The Santa Barbara International Film Festival held an event on Feb. 4 to award actress Saoirse Ronan the Santa Barbara Award, given to a performer who has made a large contribution to the film industry. It was not the first time Ronan has received this award.
Anne Thompson of Indiewire moderated a discussion about Ronan’s career, which includes appearances in “Atonement,” “The Lovely Bones,” “Brooklyn,” and “Hanna.”
The first question Thompson asked was about Ronan’s first job. Ronan talked about her father’s acting career and how his connections helped land her an acting job, one where she was in the background. She joked that she was chosen when they needed “a child that was half human, half clown.”
Thompson then proceeded to ask Ronon about “Atonement,” the film that landed her the first of many Oscar nominations. One person asked how she got the job.
Ronan said that she was “completely wrong for it” and that it took a lot of luck. Thompson commented that Briony was a “nasty little girl” but Ronan defended the character. “She wasn’t,” Ronan protested. Ronan argued that as a child, Briony had no idea about the consequences of her actions. In terms of her Oscar nomination, she said that she was just excited to “be on the telly.”
The talk then shifted to “The Lovely Bones” and “Hanna,” Ronan’s first collaboration with director Peter Jackson and her second with “Atonement” director Joe Wright. Thompson asked about a rumor that Jackson casted Ronan without meeting her which Ronan confirmed. Even more astonishingly, this was before her breakout in “Atonement.”
For “Hanna,” Ronan learned martial arts three months before filming. She joked that Hanna was going through “an extreme version of puberty” as the film dealt with issues of identity.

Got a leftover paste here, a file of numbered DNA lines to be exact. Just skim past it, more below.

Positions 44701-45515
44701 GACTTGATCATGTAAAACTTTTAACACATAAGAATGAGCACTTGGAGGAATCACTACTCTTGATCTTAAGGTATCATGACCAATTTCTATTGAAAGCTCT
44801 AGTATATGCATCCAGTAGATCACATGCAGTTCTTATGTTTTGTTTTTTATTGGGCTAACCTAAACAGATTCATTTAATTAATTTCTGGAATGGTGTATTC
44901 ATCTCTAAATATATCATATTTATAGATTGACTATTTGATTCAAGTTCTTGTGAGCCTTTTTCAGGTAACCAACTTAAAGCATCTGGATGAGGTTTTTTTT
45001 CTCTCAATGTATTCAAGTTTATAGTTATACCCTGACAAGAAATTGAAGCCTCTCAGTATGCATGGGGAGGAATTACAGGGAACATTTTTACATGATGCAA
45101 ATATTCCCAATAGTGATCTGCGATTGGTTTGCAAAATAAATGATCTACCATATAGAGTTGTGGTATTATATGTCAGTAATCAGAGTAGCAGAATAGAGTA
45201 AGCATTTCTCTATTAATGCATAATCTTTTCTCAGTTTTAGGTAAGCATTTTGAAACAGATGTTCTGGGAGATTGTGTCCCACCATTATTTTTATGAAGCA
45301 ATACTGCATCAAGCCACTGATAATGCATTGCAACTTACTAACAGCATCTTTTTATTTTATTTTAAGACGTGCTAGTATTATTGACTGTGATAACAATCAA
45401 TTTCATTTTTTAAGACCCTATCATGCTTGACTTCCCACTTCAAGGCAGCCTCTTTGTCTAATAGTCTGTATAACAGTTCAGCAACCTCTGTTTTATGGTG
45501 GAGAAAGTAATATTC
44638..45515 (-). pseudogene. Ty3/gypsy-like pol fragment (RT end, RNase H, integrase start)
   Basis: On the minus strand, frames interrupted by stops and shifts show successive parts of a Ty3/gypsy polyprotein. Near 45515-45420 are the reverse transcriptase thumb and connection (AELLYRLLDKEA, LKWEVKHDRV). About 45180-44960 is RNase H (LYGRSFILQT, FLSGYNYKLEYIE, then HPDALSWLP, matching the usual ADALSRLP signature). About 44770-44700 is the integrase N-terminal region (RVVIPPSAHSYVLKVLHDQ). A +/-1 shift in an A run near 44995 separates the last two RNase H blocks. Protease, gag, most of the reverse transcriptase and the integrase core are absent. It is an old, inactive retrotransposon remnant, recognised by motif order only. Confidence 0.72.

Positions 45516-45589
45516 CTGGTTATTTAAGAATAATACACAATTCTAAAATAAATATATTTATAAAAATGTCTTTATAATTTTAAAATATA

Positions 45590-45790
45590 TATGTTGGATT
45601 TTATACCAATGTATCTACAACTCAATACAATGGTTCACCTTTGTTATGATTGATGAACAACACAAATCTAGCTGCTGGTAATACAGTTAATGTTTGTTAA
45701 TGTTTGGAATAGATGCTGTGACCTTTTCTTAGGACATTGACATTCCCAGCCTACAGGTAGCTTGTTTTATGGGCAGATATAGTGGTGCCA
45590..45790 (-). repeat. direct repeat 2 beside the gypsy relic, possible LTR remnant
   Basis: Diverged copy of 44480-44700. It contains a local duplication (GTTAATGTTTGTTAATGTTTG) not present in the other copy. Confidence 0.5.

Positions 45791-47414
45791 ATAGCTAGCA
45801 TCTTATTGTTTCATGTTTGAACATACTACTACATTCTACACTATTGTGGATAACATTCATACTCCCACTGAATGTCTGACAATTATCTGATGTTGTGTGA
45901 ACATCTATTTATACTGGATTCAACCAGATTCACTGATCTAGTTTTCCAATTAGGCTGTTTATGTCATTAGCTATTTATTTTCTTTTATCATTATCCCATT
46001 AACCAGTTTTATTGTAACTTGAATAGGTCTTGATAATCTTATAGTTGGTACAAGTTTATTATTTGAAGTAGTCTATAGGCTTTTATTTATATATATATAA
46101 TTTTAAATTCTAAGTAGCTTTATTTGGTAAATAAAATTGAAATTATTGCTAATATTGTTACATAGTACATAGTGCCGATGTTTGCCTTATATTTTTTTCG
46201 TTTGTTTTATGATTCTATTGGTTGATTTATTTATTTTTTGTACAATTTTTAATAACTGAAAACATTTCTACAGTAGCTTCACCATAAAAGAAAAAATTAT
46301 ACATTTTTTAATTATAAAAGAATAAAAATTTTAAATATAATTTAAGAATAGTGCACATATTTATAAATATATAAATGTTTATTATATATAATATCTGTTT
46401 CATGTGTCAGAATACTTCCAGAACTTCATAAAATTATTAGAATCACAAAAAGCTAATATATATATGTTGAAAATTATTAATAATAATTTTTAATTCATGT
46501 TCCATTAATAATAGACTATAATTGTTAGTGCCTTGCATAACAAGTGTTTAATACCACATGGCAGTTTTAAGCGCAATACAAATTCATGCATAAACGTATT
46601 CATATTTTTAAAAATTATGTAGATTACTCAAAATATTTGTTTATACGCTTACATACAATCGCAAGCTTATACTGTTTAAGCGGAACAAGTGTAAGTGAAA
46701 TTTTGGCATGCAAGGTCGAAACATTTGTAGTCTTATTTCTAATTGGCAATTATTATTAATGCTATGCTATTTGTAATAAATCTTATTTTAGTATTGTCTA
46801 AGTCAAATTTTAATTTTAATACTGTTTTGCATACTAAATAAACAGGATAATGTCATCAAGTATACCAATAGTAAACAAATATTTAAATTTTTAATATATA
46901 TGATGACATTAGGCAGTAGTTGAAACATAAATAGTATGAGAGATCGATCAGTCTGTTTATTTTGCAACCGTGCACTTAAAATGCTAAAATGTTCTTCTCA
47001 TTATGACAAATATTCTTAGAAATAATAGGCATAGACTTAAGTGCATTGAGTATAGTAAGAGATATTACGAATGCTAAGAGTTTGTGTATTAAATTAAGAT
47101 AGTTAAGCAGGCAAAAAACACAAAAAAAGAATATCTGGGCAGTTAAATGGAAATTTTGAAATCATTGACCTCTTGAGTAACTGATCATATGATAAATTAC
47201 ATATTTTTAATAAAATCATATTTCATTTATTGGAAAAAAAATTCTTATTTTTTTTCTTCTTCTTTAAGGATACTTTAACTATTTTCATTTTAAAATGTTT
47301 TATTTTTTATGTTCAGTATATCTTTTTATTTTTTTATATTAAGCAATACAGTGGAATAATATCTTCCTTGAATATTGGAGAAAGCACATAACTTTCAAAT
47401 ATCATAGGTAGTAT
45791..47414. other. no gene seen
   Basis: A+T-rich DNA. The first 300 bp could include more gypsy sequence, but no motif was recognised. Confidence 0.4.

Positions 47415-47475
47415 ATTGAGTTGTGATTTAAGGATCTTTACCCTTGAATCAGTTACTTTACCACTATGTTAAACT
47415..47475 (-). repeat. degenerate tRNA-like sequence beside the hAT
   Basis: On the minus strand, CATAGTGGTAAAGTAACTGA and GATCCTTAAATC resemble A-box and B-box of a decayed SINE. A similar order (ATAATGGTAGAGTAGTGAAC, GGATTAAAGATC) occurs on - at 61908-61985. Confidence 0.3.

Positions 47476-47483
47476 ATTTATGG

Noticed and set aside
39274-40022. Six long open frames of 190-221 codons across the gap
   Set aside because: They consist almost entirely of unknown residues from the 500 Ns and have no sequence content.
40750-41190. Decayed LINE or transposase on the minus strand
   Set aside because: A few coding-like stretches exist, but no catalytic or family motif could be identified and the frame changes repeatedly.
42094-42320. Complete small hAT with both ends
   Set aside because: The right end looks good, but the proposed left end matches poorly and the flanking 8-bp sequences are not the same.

Moving away from film-specific work and speaking more broadly, Thompson asked Ronan about choices she’d made in her career, asking about why she decided to turn down “The Hobbit” (directed by Peter Jackson). Ronan said that she would have loved to “put on little elf ears,” but scheduling didn’t work out. “It’s a very Irish thing to do accents,” said Ronan, about her mastery of accents.
Ronan talked about her experience working with Wes Anderson on “The Grand Budapest Hotel.” She talked about how she was astonished that “everything was built.” There were tiny sets that Anderson and his crew constructed.
“It was brilliant fun,” she said, when describing the entire experience. She proclaimed that she loved playing Agatha, the “pastry chef with a purpose.”
Thompson then asked Ronan about the film “Brooklyn,” which helped land her second Oscar nomination – this time as lead actress. When asked if the role of an Irish immigrant was more personal to her, she said that Eilis was “closer to my mother more than anything.” Ronan said that she loved the movie because there was a sense of finding one’s identity. “You can’t return to where you were,” she said.
Finally, the talk transitioned to Ronan’s work on “Lady Bird” (directed by Greta Gerwig). The film landed Ronan her third Oscar nomination (her second nomination as a lead actress). She described her first time talking to Gerwig as “the giddiest skype meeting.” They were both extremely excited to work with one another. Gerwig did several read-throughs with Ronan during a long span of time.
Because of the female-focus of the film, a mother-daughter relationship, Thompson asked Ronan about the #MeToo movement and #TimesUp.
“People are waking up in a big way,” Ronan said. “It will take time to see the fruits of our labor.” However, she was confident that they would all be better for it. Ronan said she was working on upcoming films called “The Seagull” and “Mary, Queen of Scotts.”
At the end of the talk, Timothée Chalamet walked on to the stage and handed the award to Ronan. “She makes it look so natural,” he said regarding her acting abilities. Chalamet also said that he was very proud of her.
Ronan gave Chalamet a long hug when he handed her the award. “Timmy is the real prize,” Ronan said with a big smile as she thanked the entire Santa Barbara community and the festival.
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